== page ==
A post at Orgtheory got me thinking about how to address the ‘new-new’ in organizations. As TF notes, the ‘question to answer ratio’ is rather high. I had some thoughts on when a technology goes from being a ‘shallow’ change to being a ‘deep’ change.
To wit, some proposed features of a game-changing technology:
1) It creates value (in the form of new tools, new ways of doing things) that a constituency is able to mobilize
2) It alters an underlying object/activity, even as it does not alter the surface object/activity
3) It creates new objects or activities not able to be accomplished without the technology
4) It alters the institutional logic(s) available to make itself more central
Let’s take them one by one. The first is that the technology creates a new tool or new way of doing things that can be taken up by a constituency. I can think of some problems off the bat (e.g., that constituencies may be created as well as mobilized by a technology), but let’s not let the perfect be the enemy of the good here. In the case of a powerful constituency, the technology will be picked up and run with – in the case of a weak constituency, it provides an opportunity to dislodge those in power.
Even more concretely, let’s look at financial services and electronic trading (from which my thinking springs). There have been technological changes since futures proper began trading in the 1870s, including new economic theories of risk (around the 1910s, consolidated in 1922 Knight uncertainty); telephones, which replaced telegraph; electronic displays, which displaced blackboards, etc. But automated trading actually allowed an already-increasingly powerful constituency – institutional traders in large trading firms – to embrace the technology, take advantage of its capabilities, etc.
2) the technological change alters an underlying object/activity, even as it does not alter the surface object/activity. Seems pretty abstract, though it’s pretty close to what Lis Clemens talks about in People’s Lobby – that radical change is most palatable when it conforms to existing institutional forms. Case in point, both the telephone and the internet can be considered a ‘phone call’ at the surface level, but these are fundamentally, qualitatively different objects. Similarly, electronic ‘prices’ and open outcry ‘prices’ almost masquerade as the same thing, though the underlying components, structure, and activities embodied in the two prices are totally different.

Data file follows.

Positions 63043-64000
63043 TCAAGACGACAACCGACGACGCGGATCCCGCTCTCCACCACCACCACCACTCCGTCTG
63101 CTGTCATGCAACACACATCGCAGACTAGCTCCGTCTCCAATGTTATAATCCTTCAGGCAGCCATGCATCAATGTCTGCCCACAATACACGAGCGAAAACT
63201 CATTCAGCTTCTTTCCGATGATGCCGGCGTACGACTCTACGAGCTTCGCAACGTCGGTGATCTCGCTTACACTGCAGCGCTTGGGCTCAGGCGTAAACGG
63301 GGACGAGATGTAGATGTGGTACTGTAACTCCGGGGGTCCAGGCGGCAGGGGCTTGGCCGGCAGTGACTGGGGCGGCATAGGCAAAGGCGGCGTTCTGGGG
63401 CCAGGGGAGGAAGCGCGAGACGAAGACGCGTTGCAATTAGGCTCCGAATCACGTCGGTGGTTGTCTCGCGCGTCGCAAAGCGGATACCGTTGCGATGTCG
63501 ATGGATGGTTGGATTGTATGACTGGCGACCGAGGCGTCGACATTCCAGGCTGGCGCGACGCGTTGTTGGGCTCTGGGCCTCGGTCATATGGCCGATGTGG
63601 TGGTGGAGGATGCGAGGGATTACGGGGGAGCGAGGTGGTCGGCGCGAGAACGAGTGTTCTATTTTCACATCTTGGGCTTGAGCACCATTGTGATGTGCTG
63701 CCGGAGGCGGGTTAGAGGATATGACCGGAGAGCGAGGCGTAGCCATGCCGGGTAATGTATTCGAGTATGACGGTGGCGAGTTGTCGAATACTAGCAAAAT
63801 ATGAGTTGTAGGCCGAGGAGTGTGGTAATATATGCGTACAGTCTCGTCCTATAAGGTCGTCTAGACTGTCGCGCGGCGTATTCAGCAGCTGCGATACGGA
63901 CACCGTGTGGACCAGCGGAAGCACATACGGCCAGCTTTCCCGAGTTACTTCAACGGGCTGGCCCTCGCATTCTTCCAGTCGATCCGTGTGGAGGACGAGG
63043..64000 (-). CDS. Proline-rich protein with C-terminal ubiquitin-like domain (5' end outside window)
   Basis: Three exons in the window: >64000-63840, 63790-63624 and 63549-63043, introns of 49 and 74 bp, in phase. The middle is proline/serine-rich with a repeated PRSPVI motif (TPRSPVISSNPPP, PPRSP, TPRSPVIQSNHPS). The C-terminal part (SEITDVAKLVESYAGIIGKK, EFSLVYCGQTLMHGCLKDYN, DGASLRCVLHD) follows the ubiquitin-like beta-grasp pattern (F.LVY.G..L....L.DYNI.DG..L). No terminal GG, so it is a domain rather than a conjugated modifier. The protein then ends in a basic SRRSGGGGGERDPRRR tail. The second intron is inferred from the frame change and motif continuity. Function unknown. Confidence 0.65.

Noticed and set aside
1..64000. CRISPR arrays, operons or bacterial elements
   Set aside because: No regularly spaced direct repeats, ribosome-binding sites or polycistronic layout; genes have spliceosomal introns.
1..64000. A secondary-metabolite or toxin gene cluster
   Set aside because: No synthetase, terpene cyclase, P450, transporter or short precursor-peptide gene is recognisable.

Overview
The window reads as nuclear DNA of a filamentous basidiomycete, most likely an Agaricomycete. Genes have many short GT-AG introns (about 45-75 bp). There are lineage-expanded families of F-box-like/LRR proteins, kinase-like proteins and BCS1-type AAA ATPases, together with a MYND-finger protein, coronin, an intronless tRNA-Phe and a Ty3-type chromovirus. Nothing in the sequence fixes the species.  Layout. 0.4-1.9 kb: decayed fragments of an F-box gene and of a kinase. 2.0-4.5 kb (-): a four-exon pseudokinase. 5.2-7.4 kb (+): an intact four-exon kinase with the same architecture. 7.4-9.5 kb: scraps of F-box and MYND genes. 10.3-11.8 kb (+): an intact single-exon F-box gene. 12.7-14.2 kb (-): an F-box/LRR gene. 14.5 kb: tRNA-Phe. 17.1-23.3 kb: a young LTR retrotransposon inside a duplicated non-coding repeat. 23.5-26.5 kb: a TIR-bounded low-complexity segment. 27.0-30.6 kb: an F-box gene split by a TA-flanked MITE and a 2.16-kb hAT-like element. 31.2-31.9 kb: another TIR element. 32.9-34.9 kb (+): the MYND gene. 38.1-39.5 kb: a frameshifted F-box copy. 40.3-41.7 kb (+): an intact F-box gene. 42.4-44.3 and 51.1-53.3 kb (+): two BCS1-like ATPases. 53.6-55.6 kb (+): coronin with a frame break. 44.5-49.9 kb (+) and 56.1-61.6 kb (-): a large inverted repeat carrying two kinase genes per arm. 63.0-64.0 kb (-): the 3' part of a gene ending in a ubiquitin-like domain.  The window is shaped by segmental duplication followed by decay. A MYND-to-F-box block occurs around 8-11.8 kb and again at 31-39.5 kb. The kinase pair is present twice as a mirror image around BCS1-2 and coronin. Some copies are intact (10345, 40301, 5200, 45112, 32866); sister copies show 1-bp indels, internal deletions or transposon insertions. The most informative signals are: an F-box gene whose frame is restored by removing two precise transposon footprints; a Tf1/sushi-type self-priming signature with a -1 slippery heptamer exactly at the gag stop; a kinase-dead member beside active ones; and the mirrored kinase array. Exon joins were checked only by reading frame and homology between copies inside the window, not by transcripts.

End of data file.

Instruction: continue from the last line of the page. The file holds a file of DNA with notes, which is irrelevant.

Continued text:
Maybe this matters so much because it sneakily allows the new technology to insert itself into the old frame, and then change it from within. If you think of cars as horseless carriages, it creates a viable cognitive, organizational, cultural pathway for cars to insert themselves. Their fundamental differences often become apparent some time later.
3) the technology creates new objects or activities not able to be accomplished without the technology. So, once you have electronic backends, it suddenly allows you trade across geography and across products in a way that open outcry can’t (or can’t easily). Ian Domowitz made this point some time ago, arguing that one of the main effects of electronic trading would be to create standardization of clearing, which would then create a sort of pseudo-global exchange. He wasn’t totally right about the convergence, but in combination with VAR as a theoretical way to commensurate products using risk, kabang, you have hedge funds that can cherry pick exchanges and investments literally all over the place.
Or less finance-wise, think about what the internet and MP3 allows you to do to music that couldn’t be done with analog.
Finally, 4) the technology alters the institutional logic(s) available to make itself more central. So suddenly, you are either outdated or even negligent if you are not using risk-mitigation as a large multi-national corporation.
There’s a ton to say more about this, but I just want to start with some positive answering rather than raising more questions…